Tiffany Profit Tops Estimates Led by Demand in Asia

Tiffany & Co., the world’s second-largest luxury jewelry retailer, reported fourth-quarter profit that topped analysts’ estimates led by demand in Asia.

Net income in the quarter ended Jan. 31 rose 0.7 percent to $179.6 million, or $1.40 a share, from $178.4 million, or $1.39, a year earlier, the New York-based company said today in a statement. Analysts projected $1.36, the average of 19 estimates compiled by Bloomberg.

Tiffany said sales in the company’s Asia-Pacific region advanced 13 percent to $254 million in the quarter. The region’s sales were helped by store openings in Singapore, China and Australia last year. Improved political stability and a desire to hedge against possible future inflation drove Chinese consumers to buy jewelry, said Liz Dunn, an analyst at Macquarie Group in New York.

“Asia-Pacific was strong because store openings helped and there has been an improving trend broadly in the jewelry business,” Dunn said. “You can see that in the China and Hong Kong retail reports.”

Dunn rates the shares neutral, the equivalent of a hold.

Shares Advance

Tiffany rose 1.9 percent to $69.23 at the close in New York. The shares gained 21 percent this year compared with a 9.2 percent increase for the Standard & Poor’s 500 Index.

Revenue rose 4.1 percent to $1.24 billion, meeting analysts’ estimates. Sales in the Americas rose 2 percent to $620 million while Europe posted sales of $146 million, a 3 percent increase.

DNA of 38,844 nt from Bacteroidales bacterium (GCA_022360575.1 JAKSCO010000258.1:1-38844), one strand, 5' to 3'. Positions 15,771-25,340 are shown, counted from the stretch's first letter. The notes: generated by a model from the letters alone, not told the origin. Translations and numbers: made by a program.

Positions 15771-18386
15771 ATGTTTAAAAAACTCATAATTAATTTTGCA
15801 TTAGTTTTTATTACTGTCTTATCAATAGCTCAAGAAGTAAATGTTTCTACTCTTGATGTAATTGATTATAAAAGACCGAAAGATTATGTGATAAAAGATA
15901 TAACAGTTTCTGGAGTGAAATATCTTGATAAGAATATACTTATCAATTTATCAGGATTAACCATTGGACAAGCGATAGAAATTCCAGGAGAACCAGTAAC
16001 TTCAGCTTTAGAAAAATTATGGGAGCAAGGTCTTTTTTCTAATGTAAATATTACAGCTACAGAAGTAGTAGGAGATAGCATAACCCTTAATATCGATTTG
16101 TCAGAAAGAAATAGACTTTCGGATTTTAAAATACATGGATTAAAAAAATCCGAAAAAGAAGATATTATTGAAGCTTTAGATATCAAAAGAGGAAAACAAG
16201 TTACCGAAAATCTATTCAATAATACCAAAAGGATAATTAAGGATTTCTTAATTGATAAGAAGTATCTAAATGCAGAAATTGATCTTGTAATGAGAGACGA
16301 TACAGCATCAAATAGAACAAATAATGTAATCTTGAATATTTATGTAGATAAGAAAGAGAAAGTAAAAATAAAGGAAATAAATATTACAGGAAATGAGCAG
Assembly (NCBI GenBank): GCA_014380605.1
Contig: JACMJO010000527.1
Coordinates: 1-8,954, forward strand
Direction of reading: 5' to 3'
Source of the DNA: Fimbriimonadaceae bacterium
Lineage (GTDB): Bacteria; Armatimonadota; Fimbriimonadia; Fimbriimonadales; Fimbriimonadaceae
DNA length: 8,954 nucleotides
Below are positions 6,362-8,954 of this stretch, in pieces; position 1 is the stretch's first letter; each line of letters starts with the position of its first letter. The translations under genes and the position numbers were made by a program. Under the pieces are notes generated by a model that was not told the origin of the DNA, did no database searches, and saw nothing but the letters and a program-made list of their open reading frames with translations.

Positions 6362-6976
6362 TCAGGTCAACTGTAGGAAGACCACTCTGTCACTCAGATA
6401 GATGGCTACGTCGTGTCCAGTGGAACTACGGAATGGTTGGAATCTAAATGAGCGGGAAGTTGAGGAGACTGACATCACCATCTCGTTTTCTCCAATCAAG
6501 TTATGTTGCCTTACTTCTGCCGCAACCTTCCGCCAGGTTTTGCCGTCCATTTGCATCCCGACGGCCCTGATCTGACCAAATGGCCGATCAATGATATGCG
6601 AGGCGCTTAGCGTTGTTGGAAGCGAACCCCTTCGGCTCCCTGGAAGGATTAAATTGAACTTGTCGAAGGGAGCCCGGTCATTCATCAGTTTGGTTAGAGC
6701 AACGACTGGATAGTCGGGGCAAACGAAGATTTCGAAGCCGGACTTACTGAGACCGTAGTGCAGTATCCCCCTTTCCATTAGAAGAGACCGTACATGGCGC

Sales at the Manhattan flagship and at U.S. branches open at least a year declined 3 percent and 2 percent, respectively, after a disappointing holiday season.

U.S. sales were sluggish across the country among domestic shoppers, executives said on a conference call today. Chief Executive Officer Michael Kowalski said there was “pronounced softness” in jewelry at entry-level prices.

Executives cited the impact of the weak economy on lower-income consumers as well as the company’s long-term strategy of focusing less on silver jewelry under $500 and more on higher-priced jewelry to elevate its brand image.

Weaker Yen

Sales in Japan fell 6 percent to $192 million in the quarter, reflecting a weaker yen versus the U.S. dollar, Tiffany said. Chief Financial Officer Patrick McGuiness said on the call that the weaker yen will hurt sales and profit this year.

The company forecast full-year profit of $3.43 to $3.53 a share, excluding some items, and projected net sales growth of 6 percent to 8 percent. Analysts estimated profit of $3.47 a share, on average.

Tiffany said in January that it signed a 20-year agreement to keep selling jewelry by Elsa Peretti, which accounts for about 10 percent of its sales. The accord lets Tiffany retain exclusive rights to the designs, which include “Diamonds by the Yard” and iconic heart- and bean-shaped pendants.

Cie. Financiere Richemont SA is the world’s largest luxury jewelry maker.

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